In one of the first seasons of “The Oprah Winfrey Show,” Oprah’s producers came up with a controversial idea: host a panel of white supremacist skinheads. The intention was to expose the group’s ignorance and confront their hate on national television. The reality, however, ended up being very different.
On that episode in 1988, the skinheads came with their own agenda and ended up being given an hour-long platform to spread their message of evil.
“Everything that’s created around here was created by white people,” said one white supremacist named Dave Mazzella. “Blacks, they still live in the jungles of Africa. White people teach these people; they didn’t create anything over here.”
“Violence is necessary when it’s brought to us,” added Mike Barrett. “We’ve had people come at us with bats, knives, stuff like that. Why? Because we were white.”
Another white supremacist then stood up and spewed that he refused to sit next to any black people because he saw them as “monkeys.” “It’s a proven fact,” he told Oprah.
“It’s a proven fact that I’m a monkey?” Oprah asked.
“Could be,” he shrugged, as the audience jeered.
Tensions escalated during that show, and during a commercial break, the skinheads ended up walking off set. Oprah explained to the television crowd what happened: “We asked our friend, Mr. Monkey Comment over here, to leave, and some other people followed him,” she said, gesturing to empty seats on the stage. “I have to agree with this woman down here who said, ‘I have never … felt such evilness and such hatred in all of my life.’”
That was the show that changed how Oprah thought about TV. “I realized in that moment that I was doing more to empower them than I was to expose them, and since that moment, I’ve never done a show like that again,” Oprah said, reflecting on the taping years later.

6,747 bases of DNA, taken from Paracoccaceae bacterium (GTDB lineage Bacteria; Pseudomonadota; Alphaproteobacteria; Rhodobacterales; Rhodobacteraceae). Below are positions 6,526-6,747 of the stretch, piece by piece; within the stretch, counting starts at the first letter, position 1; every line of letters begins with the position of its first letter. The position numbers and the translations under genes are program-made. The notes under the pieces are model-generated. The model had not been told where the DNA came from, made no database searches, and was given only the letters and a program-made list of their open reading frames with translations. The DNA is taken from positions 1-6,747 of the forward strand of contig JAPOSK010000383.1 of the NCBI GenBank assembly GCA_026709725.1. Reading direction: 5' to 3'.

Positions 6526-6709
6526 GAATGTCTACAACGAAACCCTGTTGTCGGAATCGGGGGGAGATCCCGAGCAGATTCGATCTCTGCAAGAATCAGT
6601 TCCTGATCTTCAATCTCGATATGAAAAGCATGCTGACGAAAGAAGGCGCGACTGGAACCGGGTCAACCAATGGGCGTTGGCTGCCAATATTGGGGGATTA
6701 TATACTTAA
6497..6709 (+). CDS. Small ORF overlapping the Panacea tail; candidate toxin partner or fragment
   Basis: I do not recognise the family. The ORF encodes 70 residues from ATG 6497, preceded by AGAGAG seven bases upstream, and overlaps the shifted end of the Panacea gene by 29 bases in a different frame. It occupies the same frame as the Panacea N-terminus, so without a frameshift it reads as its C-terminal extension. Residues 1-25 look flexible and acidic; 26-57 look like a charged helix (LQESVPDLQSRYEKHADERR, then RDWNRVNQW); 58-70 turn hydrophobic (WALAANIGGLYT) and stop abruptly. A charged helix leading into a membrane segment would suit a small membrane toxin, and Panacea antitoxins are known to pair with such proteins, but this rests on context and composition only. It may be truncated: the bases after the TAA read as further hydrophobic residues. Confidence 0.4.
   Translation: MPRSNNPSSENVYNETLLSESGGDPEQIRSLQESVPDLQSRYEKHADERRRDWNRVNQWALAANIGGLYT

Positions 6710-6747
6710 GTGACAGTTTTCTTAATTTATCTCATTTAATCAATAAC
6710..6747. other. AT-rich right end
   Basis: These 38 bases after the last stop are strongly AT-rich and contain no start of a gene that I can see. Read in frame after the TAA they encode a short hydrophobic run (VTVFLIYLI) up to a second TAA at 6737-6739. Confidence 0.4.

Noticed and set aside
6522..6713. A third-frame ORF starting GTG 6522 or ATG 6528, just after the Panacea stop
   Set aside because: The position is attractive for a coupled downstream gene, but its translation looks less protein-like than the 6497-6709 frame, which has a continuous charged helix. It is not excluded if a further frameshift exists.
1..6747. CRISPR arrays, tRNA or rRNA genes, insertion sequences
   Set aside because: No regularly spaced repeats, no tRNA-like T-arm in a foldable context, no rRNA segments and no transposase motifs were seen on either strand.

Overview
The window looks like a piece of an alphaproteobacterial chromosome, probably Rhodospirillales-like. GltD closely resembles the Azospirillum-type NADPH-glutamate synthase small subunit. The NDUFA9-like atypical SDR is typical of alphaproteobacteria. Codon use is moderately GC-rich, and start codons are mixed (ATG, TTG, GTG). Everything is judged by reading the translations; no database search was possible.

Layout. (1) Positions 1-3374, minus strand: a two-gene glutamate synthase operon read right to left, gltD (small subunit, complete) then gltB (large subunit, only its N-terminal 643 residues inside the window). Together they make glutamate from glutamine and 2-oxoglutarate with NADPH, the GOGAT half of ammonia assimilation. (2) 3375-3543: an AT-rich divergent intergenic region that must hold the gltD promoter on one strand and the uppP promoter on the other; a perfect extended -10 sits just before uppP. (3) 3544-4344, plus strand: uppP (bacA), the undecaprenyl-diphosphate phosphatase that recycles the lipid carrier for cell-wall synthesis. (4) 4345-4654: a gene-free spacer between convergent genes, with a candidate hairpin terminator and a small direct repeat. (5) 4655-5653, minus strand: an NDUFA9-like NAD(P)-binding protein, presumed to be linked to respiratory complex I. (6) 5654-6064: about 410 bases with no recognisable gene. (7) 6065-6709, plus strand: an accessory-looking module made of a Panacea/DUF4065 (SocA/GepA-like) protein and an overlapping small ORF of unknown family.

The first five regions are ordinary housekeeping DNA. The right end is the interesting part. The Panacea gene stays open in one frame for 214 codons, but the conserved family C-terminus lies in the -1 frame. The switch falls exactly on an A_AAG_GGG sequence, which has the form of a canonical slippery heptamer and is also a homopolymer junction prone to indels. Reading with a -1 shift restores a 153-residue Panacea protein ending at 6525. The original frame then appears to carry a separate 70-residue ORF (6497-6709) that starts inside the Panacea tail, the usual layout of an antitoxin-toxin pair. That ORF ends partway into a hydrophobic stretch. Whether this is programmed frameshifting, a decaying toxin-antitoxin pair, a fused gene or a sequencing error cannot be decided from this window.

It was a defining moment in “Oprah Show” history. Then, in the series’ final season, that episode ended up serving as a measure for how far people can come, as two of the former white supremacists sat down with Oprah once again in 2011.
“First and foremost, I’d like to express ― absolutely from the bottom of my heart ― I apologize for how we were on your show,” Mazzella said. “We were rude, we were arrogant, we were disruptive and hateful.”
For Mike, seeing himself on the 1988 tape is emotionally overwhelming. “That kid was lost,” he said with tears in his eyes.
After that defining “Oprah Show” episode, both men served time for various crimes. Barrett went to prison for defacing a synagogue and Mazzella went to jail for assault. Both men also experienced life-changing epiphanies soon after the show aired.
In Mazzella’s case, he realized he needed to change his life after a group that he was recruiting to join the White Aryan Resistance ended up murdering an Ethiopian student.
“That woke me up,” he said. “I realized that there’s consequences to ideas.”
Barrett’s epiphany came while he was in prison.
“The crew they put me on was entirely black,” he said. “These guys accepted me for who I was ― they already knew about my past because it was tattooed all over my back and my neck. I had swastikas all over me. But they treated me like a human being. It just taught me that everybody’s a human being, and we can’t just hate people.”
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Source: HuffPost Black Voices